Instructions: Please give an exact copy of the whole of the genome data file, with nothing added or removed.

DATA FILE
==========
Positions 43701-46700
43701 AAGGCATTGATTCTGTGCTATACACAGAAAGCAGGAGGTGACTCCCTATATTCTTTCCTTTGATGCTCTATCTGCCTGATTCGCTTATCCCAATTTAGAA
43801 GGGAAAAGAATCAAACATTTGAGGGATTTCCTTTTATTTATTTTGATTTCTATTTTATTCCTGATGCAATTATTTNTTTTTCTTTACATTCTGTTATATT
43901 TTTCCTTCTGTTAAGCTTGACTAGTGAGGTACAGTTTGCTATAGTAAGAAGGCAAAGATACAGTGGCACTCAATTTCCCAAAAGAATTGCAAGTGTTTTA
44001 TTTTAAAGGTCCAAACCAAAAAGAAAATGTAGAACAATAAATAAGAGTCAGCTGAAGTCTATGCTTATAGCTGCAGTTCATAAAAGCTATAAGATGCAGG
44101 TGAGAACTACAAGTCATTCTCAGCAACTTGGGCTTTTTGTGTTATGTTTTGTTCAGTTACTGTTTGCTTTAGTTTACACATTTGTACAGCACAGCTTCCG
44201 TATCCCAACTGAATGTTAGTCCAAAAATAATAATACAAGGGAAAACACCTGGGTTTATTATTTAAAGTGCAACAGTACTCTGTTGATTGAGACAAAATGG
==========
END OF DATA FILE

Positions 43701-46700
43701 AAGGCATTGATTCTGTGCTATACACAGAAAGCAGGAGGTGACTCCCTATATTCTTTCCTTTGATGCTCTATCTGCCTGATTCGCTTATCCCAATTTAGAA
43801 GGGAAAAGAATCAAACATTTGAGGGATTTCCTTTTATTTATTTTGATTTCTATTTTATTCCTGATGCAATTATTTNTTTTTCTTTACATTCTGTTATATT
43901 TTTCCTTCTGTTAAGCTTGACTAGTGAGGTACAGTTTGCTATAGTAAGAAGGCAAAGATACAGTGGCACTCAATTTCCCAAAAGAATTGCAAGTGTTTTA
44001 TTTTAAAGGTCCAAACCAAAAAGAAAATGTAGAACAATAAATAAGAGTCAGCTGAAGTCTATGCTTATAGCTGCAGTTCATAAAAGCTATAAGATGCAGG
44101 TGAGAACTACAAGTCATTCTCAGCAACTTGGGCTTTTTGTGTTATGTTTTGTTCAGTTACTGTTTGCTTTAGTTTACACATTTGTACAGCACAGCTTCCG
44201 TATCCCAACTGAATGTTAGTCCAAAAATAATAATACAAGGGAAAACACCTGGGTTTATTATTTAAAGTGCAACAGTACTCTGTTGATTGAGACAAAATGG